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Virginia ANG Airmen recognized for life saving actions

Tech. Sgt. Keona Newsom recognized for life saving actions.

Tech. Sgt. Keona Newsom, 192nd Operations Group Commander's Support Staff noncommissioned officer in charge, poses for a portrait in front of a hangar, March 26, 2019, at Joint Base Langley-Eustis, Virginia. She received recognition from Command Chief Master Sgt. Christopher Amburn, 192nd Wing Command Chief, for providing lifesaving care in a situation that occurred while she was off duty. (U.S. Air National Guard photo by Senior Airman Bryan Myhr)

Senior Airman Noel Cullen is promoted to Staff Sgt.

Senior Airman Noel Cullen is promoted to staff sergeant on October 13th, 2018, at Joint Base Langley-Eustis, Virginia. Her new rank was "sewed" on by her son and mother. (U.S. Air National Guard photo by Senior Airman Bryan Myhr)

JOINT BASE LANGLEY-EUSTIS, Va. --

Two female Airmen received recognition Jan. 9, 2019, at Joint Base Langley-Eustis, Virginia, for their efforts in saving a human life on separate occasions.

March is Women’s History Month, a time when many aim to highlight and recognize women who have made significant contributions at various points in time. The 192nd Wing, Virginia Air National Guard, is not an exception when it comes to service and excellence amongst our female leaders and service members. Women in the VaANG work hard with their teams to fulfill their missions and understand that they are Airmen both on and off duty.

Tech. Sgt. Keona Newsom, 192nd Operations Group Commander’s Support Staff, did not hesitate to react while shopping at a Target with her Noncommissioned Officer Academy classmates in Maryville, Tennessee. She heard the panicked cries of a child coming from one of the public restrooms in the store and immediately sprang into action.

“...We heard a little girl scream from the bathroom, and at first we didn’t know what was going on...so we dropped everything and ran to the bathroom,” said Newsom. “When we got there, we saw a woman laying on the ground.”

Newsom and her classmates had stumbled on to a scene they did not expect. The woman on the ground was bleeding from her head. Thinking quickly, they worked together to clear out and secure the bathroom, call 911 and administer first aid for the woman until paramedics arrived.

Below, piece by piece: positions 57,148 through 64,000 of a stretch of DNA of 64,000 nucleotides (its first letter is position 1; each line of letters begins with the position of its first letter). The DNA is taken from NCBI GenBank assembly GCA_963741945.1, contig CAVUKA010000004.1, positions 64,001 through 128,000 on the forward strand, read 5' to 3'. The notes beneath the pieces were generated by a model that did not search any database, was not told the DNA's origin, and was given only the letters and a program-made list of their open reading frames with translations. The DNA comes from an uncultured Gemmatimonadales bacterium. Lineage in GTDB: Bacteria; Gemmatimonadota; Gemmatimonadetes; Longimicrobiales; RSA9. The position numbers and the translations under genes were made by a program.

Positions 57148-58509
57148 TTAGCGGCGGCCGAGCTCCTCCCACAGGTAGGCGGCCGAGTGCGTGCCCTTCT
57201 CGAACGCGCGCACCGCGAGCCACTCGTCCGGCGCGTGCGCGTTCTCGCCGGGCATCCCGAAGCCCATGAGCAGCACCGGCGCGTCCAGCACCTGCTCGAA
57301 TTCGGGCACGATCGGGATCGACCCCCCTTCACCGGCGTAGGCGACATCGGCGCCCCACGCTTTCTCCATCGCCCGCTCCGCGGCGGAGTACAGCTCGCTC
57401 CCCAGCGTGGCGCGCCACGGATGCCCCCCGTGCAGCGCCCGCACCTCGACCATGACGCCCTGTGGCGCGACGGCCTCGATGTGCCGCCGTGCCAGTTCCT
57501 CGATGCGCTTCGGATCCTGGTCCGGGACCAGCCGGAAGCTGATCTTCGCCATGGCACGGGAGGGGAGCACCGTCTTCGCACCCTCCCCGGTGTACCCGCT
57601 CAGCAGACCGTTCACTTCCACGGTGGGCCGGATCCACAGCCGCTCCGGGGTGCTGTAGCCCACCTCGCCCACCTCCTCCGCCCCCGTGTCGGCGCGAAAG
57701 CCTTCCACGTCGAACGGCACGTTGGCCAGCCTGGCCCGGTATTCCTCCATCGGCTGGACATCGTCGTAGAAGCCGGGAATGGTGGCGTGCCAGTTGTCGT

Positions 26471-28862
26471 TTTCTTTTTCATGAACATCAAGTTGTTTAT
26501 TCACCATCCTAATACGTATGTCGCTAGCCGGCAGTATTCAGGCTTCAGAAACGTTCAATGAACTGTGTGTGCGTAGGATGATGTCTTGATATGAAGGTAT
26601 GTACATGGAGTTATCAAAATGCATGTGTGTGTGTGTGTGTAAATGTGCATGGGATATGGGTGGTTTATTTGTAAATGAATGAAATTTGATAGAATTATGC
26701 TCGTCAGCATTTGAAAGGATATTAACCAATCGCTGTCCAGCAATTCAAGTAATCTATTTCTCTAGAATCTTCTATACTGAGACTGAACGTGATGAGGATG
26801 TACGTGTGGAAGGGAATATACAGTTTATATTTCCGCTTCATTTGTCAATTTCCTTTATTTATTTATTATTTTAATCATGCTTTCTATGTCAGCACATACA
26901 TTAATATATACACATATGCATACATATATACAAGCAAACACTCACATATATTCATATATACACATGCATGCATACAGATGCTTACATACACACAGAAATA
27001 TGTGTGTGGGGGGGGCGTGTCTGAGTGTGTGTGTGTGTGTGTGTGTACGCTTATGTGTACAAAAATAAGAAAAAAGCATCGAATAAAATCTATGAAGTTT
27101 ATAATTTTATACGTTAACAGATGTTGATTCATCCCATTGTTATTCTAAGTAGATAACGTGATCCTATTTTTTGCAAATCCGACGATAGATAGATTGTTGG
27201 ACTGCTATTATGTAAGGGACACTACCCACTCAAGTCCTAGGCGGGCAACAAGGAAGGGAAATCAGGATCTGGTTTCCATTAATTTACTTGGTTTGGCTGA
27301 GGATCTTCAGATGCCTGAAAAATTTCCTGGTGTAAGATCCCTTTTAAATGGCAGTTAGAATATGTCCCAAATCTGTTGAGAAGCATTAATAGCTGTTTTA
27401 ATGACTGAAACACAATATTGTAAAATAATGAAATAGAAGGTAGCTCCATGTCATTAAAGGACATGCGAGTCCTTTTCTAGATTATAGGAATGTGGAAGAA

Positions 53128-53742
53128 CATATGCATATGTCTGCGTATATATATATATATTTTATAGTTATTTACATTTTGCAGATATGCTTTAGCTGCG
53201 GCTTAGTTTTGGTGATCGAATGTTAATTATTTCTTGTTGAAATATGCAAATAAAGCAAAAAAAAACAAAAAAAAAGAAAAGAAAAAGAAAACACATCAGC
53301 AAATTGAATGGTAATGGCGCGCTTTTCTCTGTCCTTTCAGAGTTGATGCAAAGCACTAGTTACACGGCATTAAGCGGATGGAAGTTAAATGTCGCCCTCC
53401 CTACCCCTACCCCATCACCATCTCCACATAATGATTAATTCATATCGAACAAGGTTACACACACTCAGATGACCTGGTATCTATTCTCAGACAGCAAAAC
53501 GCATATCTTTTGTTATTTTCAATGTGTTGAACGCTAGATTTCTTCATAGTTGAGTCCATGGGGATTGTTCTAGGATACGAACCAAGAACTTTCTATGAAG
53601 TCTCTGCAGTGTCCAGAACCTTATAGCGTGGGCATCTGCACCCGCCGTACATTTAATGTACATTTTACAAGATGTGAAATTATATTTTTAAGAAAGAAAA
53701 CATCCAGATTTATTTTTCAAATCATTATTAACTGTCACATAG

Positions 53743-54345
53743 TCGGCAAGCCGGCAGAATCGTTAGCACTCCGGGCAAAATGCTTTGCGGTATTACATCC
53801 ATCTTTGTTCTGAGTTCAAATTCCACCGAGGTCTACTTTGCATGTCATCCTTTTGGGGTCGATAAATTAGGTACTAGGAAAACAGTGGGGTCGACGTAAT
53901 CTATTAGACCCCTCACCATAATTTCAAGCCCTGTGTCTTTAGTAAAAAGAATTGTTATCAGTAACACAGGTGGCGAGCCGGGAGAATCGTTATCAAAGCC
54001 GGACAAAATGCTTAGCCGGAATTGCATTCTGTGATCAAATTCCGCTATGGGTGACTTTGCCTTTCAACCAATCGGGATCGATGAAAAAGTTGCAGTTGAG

“When we arrived, there was so much blood that there was really nothing else we could use but our jackets, so we took them off and put them under her head and secured them,” Newsom said. “We kept her stable until paramedics arrived.”

Newsom said that although it was mostly instinct that compelled her and her classmates to react and intervene in the situation, she could not deny that her military background also played a factor in knowing what to do in a crisis.

“My military background helped a lot with the SABC training we receive,” said Newsom. “I was able to utilize those principles in the situation as well as [remaining] calm under that pressure. The training that we get when we deploy, mobilize, everything like that - it really played a role and was crucial to us helping that woman in Target.”

According to Air Force Instruction 36-2644, “Self-Aid and Buddy Care (SABC) training fulfills an Expeditionary Skills Training (EST) requirement to produce deployment-ready Airman; it provides knowledge and skills to minimize injury and prevent death or disability in deployed environments or home station emergencies.”

“When something happens off duty and you realize you have to take action and put your military skills to work, that’s when it hits home,” said Newsom. “You’re on duty 24/7, and you’re here to protect people and do everything you can, so that’s our job.”

In addition to human instinct and utilizing military training, Staff Sgt. Noel Cullen, 192nd Support Squadron Base Services, said that it was also her maternal instinct that ensured she did not hesitate when she rescued a young boy while white-water rafting during the summer of 2018. The young boy had found himself trapped upside-down in rough waters when his raft flipped over.

Without a second thought, Cullen rushed to the boy and pulled him out of the water by his feet, hit his back a couple of times until he coughed up water, and tied him to a rope she had in order to take him safely to his father.

“My decision to go into the water was more of a maternal instinct, but coming from a military standpoint, I just couldn’t leave anybody behind,” said Cullen. “If it were my kids, I would want somebody to do [the same].”

There are many sacrifices that all our Airmen perform day to day, on and off duty. Newsom and Cullen were both surprised to receive recognition for the incredible deeds they accomplished in rescuing the injured woman and the boy in danger.

“I was very appreciative of the award, [although] the woman’s safety and well-being was my main concern,” said Newsom. “I was very shocked to receive an award because I felt we did what any decent [person] should do; if a little girl is screaming and a woman is in trouble, you go help.”

“The award was completely unexpected [for me],” said Cullen. “It was a great feeling to be recognized by people you don’t even think always necessarily see you. It was really nice to have my peers know that it’s more than just the uniform every day, the mission, and then go home.”

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